NEW DELHI/AMRITSAR (IANS) — As the nation commemorates the 100th anniversary of the massacre of hundreds of innocent Indians by British forces at the Jallianwala Bagh, Prime Minister Narendra Modi, President Ram Nath Kovind, and Congress president Rahul Gandhi April 13 paid tributes to the martyrs.

"A 100 years ago today, our beloved freedom fighters were martyred at Jallianwala Bagh. A horrific massacre, a stain on civilization, that day of sacrifice can never be forgotten by India," Kovind tweeted.

"India pays tributes to all those martyred on that fateful day. Their valor and sacrifice will never be forgotten. Their memory inspires us to work even harder to build an India they would be proud of," Modi said.

Gandhi along with Punjab Chief Minister Amarinder Singh and his cabinet Minister Navjot Singh Sidhu were joined by people in large numbers who gathered at the national memorial in Amritsar to pay homage to hundreds of men and woman who were gunned down by British troops on April 13, 1919.

On April 12, hundreds of people, including students, residents and visitors, held a candlelight vigil in Amritsar.

April 13 marked the 100th anniversary of the bloodbath, when British forces led by Brigadier General Reginald Dyer opened fire on unarmed, innocent Indians, including children, who were present at a gathering protesting peacefully against the oppressive Rowlatt Act of the British government.

The Jallianwala Bagh massacre is one of the darkest chapters of India's freedom struggle against the British occupation. The official death toll by the British government was put at 379.

The British government, even after 100 years, has only regretted the massacre but stopped short of apologizing for the killing of so many innocent people.

Rejecting the regret expressed by British Prime Minister Theresa May as "inadequate,” Chief Minister Amarinder Singh April 12 demanded "an unequivocal official apology from Britain.”

Vice President M. Venkaiah Naidu arrived here later for the main function commemorating the massacre. He stood in silence a the Jallianwala Bagh National Memorial as contingents of the Punjab Police and Border Security Force reversed their arms to pay homage to those killed on April 13, 1919. He also released a coin and a postal stamp to commemorate the event.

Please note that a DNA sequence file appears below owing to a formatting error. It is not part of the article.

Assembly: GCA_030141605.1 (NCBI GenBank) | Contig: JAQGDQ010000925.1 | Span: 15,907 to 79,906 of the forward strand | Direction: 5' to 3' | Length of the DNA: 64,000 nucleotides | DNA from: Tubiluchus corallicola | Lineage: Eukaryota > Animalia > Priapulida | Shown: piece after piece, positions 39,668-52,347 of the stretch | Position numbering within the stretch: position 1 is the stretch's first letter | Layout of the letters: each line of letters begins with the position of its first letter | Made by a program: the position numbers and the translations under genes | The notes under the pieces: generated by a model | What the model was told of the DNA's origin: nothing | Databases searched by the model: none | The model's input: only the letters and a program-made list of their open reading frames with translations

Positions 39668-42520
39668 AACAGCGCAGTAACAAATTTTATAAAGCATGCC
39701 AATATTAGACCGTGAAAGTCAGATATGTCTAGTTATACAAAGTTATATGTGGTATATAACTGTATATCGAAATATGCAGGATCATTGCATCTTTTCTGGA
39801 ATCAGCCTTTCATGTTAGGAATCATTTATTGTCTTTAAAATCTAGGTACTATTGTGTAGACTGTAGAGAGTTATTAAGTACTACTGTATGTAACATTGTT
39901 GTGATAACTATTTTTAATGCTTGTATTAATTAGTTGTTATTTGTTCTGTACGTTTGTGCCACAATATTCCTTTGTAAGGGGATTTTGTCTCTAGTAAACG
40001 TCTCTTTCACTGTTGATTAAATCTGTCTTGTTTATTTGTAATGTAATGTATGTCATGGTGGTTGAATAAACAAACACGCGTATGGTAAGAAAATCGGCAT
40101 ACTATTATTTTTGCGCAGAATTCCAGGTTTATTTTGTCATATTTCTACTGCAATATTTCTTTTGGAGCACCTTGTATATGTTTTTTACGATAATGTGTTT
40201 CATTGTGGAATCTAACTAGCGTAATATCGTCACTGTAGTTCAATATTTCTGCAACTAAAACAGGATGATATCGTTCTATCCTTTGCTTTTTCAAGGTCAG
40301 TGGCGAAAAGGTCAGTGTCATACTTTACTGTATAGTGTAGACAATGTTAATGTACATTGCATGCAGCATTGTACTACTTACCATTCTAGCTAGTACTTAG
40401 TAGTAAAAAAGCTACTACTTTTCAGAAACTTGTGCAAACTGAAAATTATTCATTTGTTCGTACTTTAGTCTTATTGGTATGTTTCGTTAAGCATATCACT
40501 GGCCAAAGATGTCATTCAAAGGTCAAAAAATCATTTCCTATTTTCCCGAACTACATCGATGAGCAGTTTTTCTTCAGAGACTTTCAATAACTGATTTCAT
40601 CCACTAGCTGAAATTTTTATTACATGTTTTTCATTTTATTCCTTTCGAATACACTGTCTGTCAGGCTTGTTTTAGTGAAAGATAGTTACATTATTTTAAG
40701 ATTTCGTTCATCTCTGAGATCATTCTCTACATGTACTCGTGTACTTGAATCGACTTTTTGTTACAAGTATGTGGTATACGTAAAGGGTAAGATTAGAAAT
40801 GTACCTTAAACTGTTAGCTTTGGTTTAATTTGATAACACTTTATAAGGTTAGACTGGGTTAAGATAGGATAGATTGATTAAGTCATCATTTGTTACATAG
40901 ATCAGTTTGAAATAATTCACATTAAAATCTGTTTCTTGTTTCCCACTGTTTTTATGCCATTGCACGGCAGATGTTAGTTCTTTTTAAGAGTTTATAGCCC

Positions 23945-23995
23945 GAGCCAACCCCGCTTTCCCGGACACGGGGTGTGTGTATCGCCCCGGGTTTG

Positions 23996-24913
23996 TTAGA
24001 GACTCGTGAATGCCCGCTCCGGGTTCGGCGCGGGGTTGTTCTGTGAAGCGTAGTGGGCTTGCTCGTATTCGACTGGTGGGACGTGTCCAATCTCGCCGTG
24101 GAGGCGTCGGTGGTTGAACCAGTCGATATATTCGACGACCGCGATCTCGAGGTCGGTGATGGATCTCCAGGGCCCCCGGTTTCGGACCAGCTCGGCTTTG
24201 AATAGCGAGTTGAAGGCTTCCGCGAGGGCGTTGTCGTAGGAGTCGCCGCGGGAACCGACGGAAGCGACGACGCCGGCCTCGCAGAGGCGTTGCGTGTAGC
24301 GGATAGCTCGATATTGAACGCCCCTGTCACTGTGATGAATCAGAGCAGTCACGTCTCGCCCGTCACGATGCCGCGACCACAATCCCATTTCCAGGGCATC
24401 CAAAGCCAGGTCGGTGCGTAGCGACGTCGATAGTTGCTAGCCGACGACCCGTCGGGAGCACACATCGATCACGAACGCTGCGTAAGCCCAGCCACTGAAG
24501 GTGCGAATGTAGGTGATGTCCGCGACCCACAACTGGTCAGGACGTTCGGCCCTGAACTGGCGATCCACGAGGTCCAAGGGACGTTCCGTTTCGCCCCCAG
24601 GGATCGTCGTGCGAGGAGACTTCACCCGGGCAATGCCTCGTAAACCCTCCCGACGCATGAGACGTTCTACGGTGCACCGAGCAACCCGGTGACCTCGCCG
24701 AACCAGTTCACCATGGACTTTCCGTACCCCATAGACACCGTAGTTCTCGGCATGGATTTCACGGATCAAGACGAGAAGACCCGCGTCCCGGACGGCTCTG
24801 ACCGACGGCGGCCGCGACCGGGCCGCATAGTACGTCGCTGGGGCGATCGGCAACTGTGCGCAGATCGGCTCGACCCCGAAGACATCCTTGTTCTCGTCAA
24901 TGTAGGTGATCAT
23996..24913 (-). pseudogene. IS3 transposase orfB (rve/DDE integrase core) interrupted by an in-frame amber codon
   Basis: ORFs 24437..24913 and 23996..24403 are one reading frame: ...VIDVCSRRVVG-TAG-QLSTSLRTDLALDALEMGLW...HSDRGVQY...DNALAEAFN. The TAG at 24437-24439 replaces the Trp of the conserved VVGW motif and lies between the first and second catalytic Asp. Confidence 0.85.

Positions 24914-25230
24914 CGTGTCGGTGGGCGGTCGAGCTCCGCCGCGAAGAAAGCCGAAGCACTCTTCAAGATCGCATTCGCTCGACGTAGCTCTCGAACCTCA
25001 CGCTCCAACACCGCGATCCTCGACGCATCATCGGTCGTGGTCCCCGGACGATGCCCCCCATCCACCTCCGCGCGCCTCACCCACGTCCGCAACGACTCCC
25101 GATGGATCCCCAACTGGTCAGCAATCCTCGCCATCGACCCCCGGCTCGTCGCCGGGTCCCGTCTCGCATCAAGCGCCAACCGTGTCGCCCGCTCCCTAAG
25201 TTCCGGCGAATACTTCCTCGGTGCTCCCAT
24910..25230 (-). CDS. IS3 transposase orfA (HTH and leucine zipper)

Gandhi arrived here late April 12 and visited the Golden Temple and offered prayers at the Akal Takht.

Members of the film industry including Amitabh Bachchan, Sunny Deol, Bhumi Pednekar and others also paid tributes to the martyrs. Remembering the horrific incident, Bachchan tweeted: “Jallianwala Bagh centenary. In remembrance of the merciless killings by the British and the resolve to rid India of British Colonial rule.”

Meanwhile, British High Commissioner Sir Dominic Asquith April 13 expressed deep regret and sorrow but remained non-committal on any apology coming from the British government on the brutal killings.

"We deeply regret what happened," the British High Commissioner said in his remarks in the Visitor's Book at the Jallianwala Bagh National Memorial here. Asquith paid floral tributes at the memorial.

On the issue of an apology by his government, Asquith evaded a direct response to the media: "I know this is a really important question. I would just ask you to respect what I came here to do which was to commemorate those who died here a 100 years ago – to express the sorrow of the British government and the British people."

"What happened 100 years ago was a tragedy. Prime Minister Theresa May in the House of Parliament this week referred to it as a 'shameful scar' in our history.

"Her predecessor, Prime Minister David Cameroon, when he visited India, referred to it as a deeply shameful scar. My own great grandfather, who was prime minister for almost a decade, in 1960 referred to this as one of the worst outrages in our whole history," he said, adding that both governments (Britain and India) are committed to the flourishing relationship (between both countries)," he said.

"Today we remember with deep sorrow those who were killed on April 13, 1919 and regret the suffering caused," Asquith also tweeted.

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